LONDON — Charlie Clarke, a 34-year-old cafe owner in Birmingham, England, was feeling down about losing his dog to cancer, so he went over to a friend’s place in the countryside to take a stroll and get some fresh air. He brought his metal detector with him, gear for the new hobby he had picked up six months earlier.
When he heard the unusually loud beeps emitted while he walked on his friend’s property in nearby Warwickshire, he thought he had probably come across a soda can. Instead, about a foot down into the earth, he happened upon a treasure that has electrified researchers and could very well change the course of his family’s future.
Clarke pulled up a gold chain and heart-shaped pendant, adorned with symbols his friend recognized as connected to Henry VIII and his first wife, Katherine of Aragon. At first, he thought it must have been from a costume, but it seemed far too heavy for that, he said in an interview Friday.
“I knew it was special,” he said.
The pendant itself was an ornate spectacle: The front was decorated with a pomegranate bush, an emblem of Katherine, and an entwined, double-headed Tudor rose, which was employed by the Tudors starting in 1486. On the other side, the letters H and K — for Henry and Katherine — were written in Lombardic script and connected by a ribbon.
By law, those who find treasure in Britain are required to report their finds, allowing museums the chance to acquire them, paying a fee that is split evenly between the finder and the landowner. After finding the pendant, in 2019, Clarke first brought it to an expert in Birmingham, who he recalled was “shaking when she held it, her jaw was on the floor.”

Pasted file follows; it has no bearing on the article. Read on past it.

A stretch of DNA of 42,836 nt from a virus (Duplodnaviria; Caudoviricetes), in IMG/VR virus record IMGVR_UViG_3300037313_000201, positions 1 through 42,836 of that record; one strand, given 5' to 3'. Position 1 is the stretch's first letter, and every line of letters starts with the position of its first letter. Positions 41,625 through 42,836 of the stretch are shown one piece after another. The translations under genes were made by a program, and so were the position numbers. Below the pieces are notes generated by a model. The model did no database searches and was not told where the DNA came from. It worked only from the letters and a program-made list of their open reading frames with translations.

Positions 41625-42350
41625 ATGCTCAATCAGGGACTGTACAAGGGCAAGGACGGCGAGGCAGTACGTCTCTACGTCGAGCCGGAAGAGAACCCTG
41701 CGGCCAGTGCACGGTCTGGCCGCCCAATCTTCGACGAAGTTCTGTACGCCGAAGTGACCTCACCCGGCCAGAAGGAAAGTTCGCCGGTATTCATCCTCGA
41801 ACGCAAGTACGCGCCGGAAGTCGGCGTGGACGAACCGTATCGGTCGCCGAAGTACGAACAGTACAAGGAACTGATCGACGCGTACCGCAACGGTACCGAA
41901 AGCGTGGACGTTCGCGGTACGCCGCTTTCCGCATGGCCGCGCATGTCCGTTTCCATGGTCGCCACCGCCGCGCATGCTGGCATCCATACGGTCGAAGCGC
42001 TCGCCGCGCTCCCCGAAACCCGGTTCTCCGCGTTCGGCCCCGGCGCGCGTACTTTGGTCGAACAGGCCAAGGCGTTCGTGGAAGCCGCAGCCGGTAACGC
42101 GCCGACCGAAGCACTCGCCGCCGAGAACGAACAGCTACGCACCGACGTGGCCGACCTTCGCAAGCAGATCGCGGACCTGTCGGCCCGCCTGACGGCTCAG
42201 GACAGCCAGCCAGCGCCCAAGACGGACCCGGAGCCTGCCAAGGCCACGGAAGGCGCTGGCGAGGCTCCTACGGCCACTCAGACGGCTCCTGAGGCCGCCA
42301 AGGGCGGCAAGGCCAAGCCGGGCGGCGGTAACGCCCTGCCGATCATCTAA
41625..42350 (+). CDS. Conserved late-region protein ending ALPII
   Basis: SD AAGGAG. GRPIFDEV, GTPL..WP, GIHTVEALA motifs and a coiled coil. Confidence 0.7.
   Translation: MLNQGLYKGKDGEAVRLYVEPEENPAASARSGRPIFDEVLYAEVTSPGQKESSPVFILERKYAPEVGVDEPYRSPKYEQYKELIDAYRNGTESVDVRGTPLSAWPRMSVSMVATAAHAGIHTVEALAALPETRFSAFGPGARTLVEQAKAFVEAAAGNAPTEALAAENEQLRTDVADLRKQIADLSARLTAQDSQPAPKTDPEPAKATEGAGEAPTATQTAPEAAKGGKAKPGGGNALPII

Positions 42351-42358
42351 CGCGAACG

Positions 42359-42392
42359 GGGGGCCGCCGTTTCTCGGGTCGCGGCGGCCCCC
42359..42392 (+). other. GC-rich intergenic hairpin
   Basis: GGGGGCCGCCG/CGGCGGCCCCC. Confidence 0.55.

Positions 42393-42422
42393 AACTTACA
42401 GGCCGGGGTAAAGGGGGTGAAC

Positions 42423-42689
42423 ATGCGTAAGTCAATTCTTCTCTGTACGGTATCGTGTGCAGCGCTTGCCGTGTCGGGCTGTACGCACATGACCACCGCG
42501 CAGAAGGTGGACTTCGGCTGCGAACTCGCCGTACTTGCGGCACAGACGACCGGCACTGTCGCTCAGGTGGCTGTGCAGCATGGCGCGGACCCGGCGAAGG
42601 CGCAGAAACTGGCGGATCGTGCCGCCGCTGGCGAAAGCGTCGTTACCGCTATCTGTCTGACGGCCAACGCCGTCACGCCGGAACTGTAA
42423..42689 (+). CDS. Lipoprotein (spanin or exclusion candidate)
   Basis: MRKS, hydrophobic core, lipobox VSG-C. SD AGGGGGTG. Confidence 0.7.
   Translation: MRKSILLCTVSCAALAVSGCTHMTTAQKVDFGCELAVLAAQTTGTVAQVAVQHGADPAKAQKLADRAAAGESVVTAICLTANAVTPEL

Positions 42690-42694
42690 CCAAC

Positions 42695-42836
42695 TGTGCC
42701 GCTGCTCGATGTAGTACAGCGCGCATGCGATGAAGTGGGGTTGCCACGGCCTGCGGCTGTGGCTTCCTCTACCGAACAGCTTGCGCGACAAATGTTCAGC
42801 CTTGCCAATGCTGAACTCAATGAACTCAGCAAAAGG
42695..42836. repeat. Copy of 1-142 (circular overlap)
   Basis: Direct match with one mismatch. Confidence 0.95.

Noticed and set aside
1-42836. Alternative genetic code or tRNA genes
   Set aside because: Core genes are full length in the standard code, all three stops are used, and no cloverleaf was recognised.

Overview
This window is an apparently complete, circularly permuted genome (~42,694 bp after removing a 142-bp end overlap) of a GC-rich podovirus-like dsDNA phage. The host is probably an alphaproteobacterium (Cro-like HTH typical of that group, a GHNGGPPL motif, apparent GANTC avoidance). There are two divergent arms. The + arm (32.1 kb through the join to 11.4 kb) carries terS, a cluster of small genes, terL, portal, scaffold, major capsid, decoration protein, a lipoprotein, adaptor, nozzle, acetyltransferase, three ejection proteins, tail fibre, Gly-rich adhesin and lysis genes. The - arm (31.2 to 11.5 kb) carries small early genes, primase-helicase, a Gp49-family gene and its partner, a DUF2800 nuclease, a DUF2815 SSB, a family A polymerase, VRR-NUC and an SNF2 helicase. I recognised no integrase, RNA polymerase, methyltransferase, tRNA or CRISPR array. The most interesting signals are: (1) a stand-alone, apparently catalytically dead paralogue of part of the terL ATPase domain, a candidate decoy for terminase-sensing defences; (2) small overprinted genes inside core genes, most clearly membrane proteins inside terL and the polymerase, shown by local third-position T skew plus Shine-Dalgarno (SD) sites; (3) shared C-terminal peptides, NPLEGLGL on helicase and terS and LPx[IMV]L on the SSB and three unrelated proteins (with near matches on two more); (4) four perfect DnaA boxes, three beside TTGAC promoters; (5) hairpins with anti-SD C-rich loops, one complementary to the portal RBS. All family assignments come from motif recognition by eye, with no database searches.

It was then sent to the British Museum, where researchers were similarly agog.
“We all thought: My goodness, is this for real? Could this possibly be?” Rachel King, curator of Renaissance Europe for the British Museum, said in an interview Friday.
Researchers have confirmed the pendant’s authenticity, placing it at about 500 years old, but those who have examined it are left to speculate on the story behind it. It appeared to be hastily crafted, seemingly built more to be seen than to endure, King said. The chain is small, suggesting that someone of a slight stature was meant to wear it.
King said there were no portraits from the period showing men or women wearing jewels of the type, but one thing was for certain: Henry VIII loved to party. One hypothesis holds that it was created for a banquet or as a prize for a jousting tournament; winners could have worn it or melted it down for the gold, she said.
No one knows how it might have ended up in the field in Warwickshire; it could have been buried by someone trying to protect it, or perhaps by a thief trying to hide their loot, she said.
But King said the pendant was the most significant find in the 25 years since the government began recording British treasure finds, and there hasn’t been anything comparable dating from the Renaissance era found in the past 100 years, she said. She also said that most items connected to Katherine had been destroyed, and that there was “very, very little that keeps her memory alive.”
When the item is eventually sold, likely for a hefty fee, the money will be split between Clarke and his friend, the landowner. Clarke said that the money could be life-changing for him and his 4-year-old son.
“Birmingham’s a pretty rough place, right where I’m from,” he said. “If I could get him some good education out of this, that’s the benefit of it all.”